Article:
Hanging out with another friend at the KOA [​IMG] Love their expressions [​IMG]
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    What an amazing place- they put us in a really beautiful "tent only" spot at the end of a dirt road in a nice forest with big trees-
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    Bit of a hike to the pool- but there's nothing wrong with that. Hey! Wait for me!!
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    We were far away from the RV's and all the noise they produce and this place had EVERYTHING. Two pools, hot tubs, water slide, trout pond, paddle boats, horseback riding, a splash park, mini golf, and a lot more. The nice lady who checked us in said it's one of the largest KOA's in the US. Yet they've done a really good job of making it "feel" small.

    Pool-
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    Waterslide-
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    "Jump Pillow" (I guess it's safer than a trampoline, but just barely) [​IMG]
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    Kristhawee loved the horses and stables and REALLY wanted to ride, but the minimum age is 7... He's never ridden and I didn't want to risk him falling off and getting hurt so I had to tell him no.
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    Near the stables was a decent little food shack serving your typical fare and we ordered ourselves a pizza for dinner- yum!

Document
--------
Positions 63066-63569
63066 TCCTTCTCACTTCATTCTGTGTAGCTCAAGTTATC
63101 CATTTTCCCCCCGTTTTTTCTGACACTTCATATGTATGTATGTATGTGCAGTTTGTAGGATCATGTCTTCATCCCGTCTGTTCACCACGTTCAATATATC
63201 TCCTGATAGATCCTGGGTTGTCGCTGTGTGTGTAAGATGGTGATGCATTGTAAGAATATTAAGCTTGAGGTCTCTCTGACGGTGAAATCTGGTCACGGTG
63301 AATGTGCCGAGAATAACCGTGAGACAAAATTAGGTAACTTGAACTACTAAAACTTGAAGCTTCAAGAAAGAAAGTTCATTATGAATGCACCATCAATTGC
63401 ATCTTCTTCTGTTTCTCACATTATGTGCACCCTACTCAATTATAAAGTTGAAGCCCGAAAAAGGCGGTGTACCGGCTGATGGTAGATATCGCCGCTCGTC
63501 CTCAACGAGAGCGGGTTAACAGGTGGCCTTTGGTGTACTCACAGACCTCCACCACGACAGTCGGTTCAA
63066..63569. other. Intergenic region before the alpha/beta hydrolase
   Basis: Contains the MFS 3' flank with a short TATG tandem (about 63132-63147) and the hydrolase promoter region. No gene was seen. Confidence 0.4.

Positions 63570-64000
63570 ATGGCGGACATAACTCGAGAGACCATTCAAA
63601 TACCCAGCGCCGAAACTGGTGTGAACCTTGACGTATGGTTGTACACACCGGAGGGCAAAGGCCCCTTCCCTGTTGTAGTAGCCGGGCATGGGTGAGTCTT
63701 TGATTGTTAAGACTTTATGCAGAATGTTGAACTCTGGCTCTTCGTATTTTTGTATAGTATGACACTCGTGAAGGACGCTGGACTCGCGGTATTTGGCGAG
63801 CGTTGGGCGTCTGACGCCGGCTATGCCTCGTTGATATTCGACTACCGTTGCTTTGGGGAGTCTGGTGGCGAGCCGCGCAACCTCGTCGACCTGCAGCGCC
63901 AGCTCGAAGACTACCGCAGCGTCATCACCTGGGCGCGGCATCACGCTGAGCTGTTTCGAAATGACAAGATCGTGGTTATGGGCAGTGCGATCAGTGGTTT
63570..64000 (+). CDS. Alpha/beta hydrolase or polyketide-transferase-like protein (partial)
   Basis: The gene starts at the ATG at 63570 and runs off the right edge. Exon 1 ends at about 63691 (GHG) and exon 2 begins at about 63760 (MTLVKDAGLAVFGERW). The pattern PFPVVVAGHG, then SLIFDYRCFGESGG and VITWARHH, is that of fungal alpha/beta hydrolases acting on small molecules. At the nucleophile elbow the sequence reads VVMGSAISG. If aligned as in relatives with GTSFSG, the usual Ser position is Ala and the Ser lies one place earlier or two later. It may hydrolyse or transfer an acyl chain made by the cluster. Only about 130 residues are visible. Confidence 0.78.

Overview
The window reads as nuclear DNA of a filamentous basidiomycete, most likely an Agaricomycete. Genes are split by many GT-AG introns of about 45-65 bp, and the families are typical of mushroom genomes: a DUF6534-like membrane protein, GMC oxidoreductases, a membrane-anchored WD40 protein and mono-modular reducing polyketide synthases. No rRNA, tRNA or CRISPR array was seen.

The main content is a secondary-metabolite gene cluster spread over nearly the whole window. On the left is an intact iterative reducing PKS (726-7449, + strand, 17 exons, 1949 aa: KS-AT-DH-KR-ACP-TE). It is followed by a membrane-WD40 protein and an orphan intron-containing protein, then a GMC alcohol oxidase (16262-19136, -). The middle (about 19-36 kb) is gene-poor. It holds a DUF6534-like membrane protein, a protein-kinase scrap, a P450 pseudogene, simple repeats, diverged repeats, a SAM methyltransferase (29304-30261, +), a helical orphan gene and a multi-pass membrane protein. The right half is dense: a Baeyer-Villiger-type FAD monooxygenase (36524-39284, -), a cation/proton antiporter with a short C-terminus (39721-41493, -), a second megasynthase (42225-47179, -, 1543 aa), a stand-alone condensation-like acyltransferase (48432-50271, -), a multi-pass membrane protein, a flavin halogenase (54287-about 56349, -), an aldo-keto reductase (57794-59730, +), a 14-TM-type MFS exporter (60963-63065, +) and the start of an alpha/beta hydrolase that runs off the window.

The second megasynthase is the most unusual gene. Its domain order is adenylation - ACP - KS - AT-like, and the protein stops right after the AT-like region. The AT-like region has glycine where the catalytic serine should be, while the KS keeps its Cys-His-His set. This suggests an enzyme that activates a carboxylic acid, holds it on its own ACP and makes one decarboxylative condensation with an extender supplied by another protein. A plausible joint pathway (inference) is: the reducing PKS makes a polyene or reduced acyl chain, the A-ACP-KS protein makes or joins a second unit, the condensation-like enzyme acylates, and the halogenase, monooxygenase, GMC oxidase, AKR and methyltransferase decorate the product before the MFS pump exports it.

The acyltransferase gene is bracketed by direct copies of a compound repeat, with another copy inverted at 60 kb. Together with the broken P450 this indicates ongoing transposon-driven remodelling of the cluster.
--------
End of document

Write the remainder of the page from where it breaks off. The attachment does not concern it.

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    You might think that would be enough for one day and that we'd call it a night? You'd be wrong!

    They were showing "The Tigger Movie" that evening and Kristhawee was keen to go check it out. The "movie theater" was attached to the campground store so Kristhawee enjoyed checking out the toys before the movie started-
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    Sorry buddy, that will never fit on the motorcycle [​IMG]

    Man the sun stays up late! After the movie there was a live band playing so we stopped and checked them out- The Hill City Slickers was there name, and they were damn funny and pretty good too!
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    Finally we made it back to our site, got ready for bed, and I think I wasn't more than 2 pages into the Jungle Book before my little guy was sound asleep.
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    I wasn't far behind him! (-_-)Zzzzzz
    #21
  2. kuyaoli

    kuyaoli Been here awhile

    Joined:
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    Oddometer:
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    Location:
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    Tony, you are the man! What you do with you son really rocks, as other mentioned I am pretty sure Kristhawee will not forget about this trip for a lifetime.

    Hope to meet up with you again in the future and have a ride together.

    We met near Ramkhamhaeng in the off road field on a Sunday morning...

    Cheers buddy
    #22
  3. TonyBKK

    TonyBKK Secret Soi Rider

    Joined: